Anyway! Before I get too distracted again, after considering the approximately 8trillion chocolate cupcake recipes that I have, I suddenly decided I wasn't in the mood for chocolate. And yes, I know, these weren't for me, but I felt like something fruity would be more seasonally appropriate. Okay, and I figured I would get to eat any misshapen or ugly ones.

These are actually quite simple to make--the cake has a nice quantity of zest in it and then a lemon syrup is poured over the top. It's pretty tasty on its own, but I didn't think it was festive enough, so I whipped up a quick cream cheese based frosting and folded in some crushed raspberries. Yay, pink! The problem I always have with frosting is that by the time you add up enough confectioner's sugar to get the right, pipeable consistency, the frosting is way too sweet for my tastes. Hence, the runny frosting. Fortunately, what they lack in beauty, they make up for in tart deliciousness.

Birthday cupcakes

I won't print the recipe for the lemon syrup cake since I just used this one from Williams Sonoma; just bake it as 12 cupcakes instead of in a loaf pan. It's best to put the lemon syrup on while they're still warm because it seems to soak up better. Once they have cooled completely, proceed with the frosting, plop on a raspberry, and enjoy!

Raspberry cream cheese icing
1 8 ounce package cream cheese, softened
1/2 stick butter, softened
2 C confectioner's sugar, sifted
1 tsp lemon juice
1/4 C raspberries

Mash the raspberries thoroughly with a fork and set aside. Beat the cream cheese and butter together until smooth and well combined. Add the lemon juice and 1 cup of the confectioner's sugar and beat. Gradually add the remaining cup of sugar until you have achieved whatever stiffness you want--if you want something you can pipe, you will actually probably need close to 3 cups total. I stopped at 2. Stir the mashed raspberries in and marvel at the beautiful pink you have now produced. Makes enough frosting for about 20 cupcakes.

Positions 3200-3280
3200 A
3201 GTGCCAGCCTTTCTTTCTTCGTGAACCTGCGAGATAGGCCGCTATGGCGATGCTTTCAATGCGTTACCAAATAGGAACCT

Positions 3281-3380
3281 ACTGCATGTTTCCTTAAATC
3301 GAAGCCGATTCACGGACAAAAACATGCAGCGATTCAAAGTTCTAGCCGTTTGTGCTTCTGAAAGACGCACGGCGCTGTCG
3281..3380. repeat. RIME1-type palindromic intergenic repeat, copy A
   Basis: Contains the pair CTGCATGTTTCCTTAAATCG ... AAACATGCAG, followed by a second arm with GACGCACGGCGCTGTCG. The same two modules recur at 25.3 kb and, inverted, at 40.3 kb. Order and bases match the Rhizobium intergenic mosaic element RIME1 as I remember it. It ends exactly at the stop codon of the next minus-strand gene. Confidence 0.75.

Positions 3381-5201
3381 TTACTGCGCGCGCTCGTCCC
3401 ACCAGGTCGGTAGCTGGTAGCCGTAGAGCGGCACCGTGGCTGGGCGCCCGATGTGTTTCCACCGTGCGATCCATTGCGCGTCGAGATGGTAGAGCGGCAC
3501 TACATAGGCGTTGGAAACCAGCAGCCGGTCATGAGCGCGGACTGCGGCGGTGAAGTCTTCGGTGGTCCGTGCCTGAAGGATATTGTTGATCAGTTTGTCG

Tuesday, August 12, 2008

Radio silence


Work is going to keep me really busy for the next few days, so, no time to bake or eat anything more interesting than perhaps a new flavor of ramen at lunch (sigh) there probably won't be any new posts until next week at the earliest.

The good news is I am headed back to Ithaca for the weekend for some relaxation, hiking, and of course a trip to Shortstop, the best deli EVER. Hopefully some of my favorite restaurants from my college days are still there!

Saturday, August 2, 2008

Cherry Friands

Cherry Friands

It has been a pretty hot summer so far in NYC and so my cooking frequency has fallen drastically, and my baking has been non-existent. Turning the oven on just makes the apartment unbearably hot, and well, although I love baking.....I also love not passing out or having heatstroke!

Anyway, the point of all that was that I was absolutely itching to finally make something and last weekend when I went home, I made a batch of lemon curd to use up some of the fiftygazillion lemons my brother had zested (for his limoncello, which I'm sure I'll need to uh, quality check). Of course, THAT left me with 6 egg I made friands.

Cherry ones, to be exact! Friands are also known as financiers and are delicious, buttery cakes. I do not have friand tins so I used a mini-muffin pan. This was also my first experience making brown butter and I had stupidly bought salted butter (confusingly labeled sweet cream butter) instead of unsalted so when I tasted the solids, I almost died of salt poisoning. Fortunately those get strained out. I also want to take a moment to say that I took REALLY AWFUL photos of my friands--I can't figure out why, but I guess you'll have to take my word that they were tasty.

Cubee Totoro and his Cherry Friand

Cubee Totoro and I both approve. Aside from browning the butter, this recipe is very straightforward and honestly if you were feeling lazy, you could just melt the butter rather than browning it. Now I just have to wait for the weather to cool off before I can risk turning the oven on again!

Cherry Friands
adapted from The Joy of Baking

2/3 C brown butter
1/2 C all purpose flour
1 C almond meal, toasted (I used 1/2 almond and 1/2 hazelnut)
1 1/2 C powdered sugar, sifted
1/8 tsp salt
6 egg whites
1 tsp vanilla extract
cherries, pitted and cut into halves